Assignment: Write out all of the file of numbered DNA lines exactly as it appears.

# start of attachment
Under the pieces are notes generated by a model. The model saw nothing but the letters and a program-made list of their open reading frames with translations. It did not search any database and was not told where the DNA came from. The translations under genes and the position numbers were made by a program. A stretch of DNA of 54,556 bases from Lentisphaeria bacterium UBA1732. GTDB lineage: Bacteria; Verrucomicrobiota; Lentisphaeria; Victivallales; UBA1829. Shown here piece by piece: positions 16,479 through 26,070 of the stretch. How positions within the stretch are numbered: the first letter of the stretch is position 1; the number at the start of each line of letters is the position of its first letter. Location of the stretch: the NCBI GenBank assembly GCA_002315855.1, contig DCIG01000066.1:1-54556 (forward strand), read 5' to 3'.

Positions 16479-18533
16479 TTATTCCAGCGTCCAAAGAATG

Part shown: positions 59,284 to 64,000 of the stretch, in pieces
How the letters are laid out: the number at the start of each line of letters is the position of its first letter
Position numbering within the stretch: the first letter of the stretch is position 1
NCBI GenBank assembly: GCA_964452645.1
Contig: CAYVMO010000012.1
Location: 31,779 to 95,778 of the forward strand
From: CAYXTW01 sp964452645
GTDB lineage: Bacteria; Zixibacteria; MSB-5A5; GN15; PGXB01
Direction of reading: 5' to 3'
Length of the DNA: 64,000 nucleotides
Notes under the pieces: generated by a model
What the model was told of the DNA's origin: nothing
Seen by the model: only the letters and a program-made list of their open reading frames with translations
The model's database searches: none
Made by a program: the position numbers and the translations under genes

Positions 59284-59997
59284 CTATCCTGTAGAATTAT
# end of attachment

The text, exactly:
Under the pieces are notes generated by a model. The model saw nothing but the letters and a program-made list of their open reading frames with translations. It did not search any database and was not told where the DNA came from. The translations under genes and the position numbers were made by a program. A stretch of DNA of 54,556 bases from Lentisphaeria bacterium UBA1732. GTDB lineage: Bacteria; Verrucomicrobiota; Lentisphaeria; Victivallales; UBA1829. Shown here piece by piece: positions 16,479 through 26,070 of the stretch. How positions within the stretch are numbered: the first letter of the stretch is position 1; the number at the start of each line of letters is the position of its first letter. Location of the stretch: the NCBI GenBank assembly GCA_002315855.1, contig DCIG01000066.1:1-54556 (forward strand), read 5' to 3'.

Positions 16479-18533
16479 TTATTCCAGCGTCCAAAGAATG

Part shown: positions 59,284 to 64,000 of the stretch, in pieces
How the letters are laid out: the number at the start of each line of letters is the position of its first letter
Position numbering within the stretch: the first letter of the stretch is position 1
NCBI GenBank assembly: GCA_964452645.1
Contig: CAYVMO010000012.1
Location: 31,779 to 95,778 of the forward strand
From: CAYXTW01 sp964452645
GTDB lineage: Bacteria; Zixibacteria; MSB-5A5; GN15; PGXB01
Direction of reading: 5' to 3'
Length of the DNA: 64,000 nucleotides
Notes under the pieces: generated by a model
What the model was told of the DNA's origin: nothing
Seen by the model: only the letters and a program-made list of their open reading frames with translations
The model's database searches: none
Made by a program: the position numbers and the translations under genes

Positions 59284-59997
59284 CTATCCTGTAGAATTAT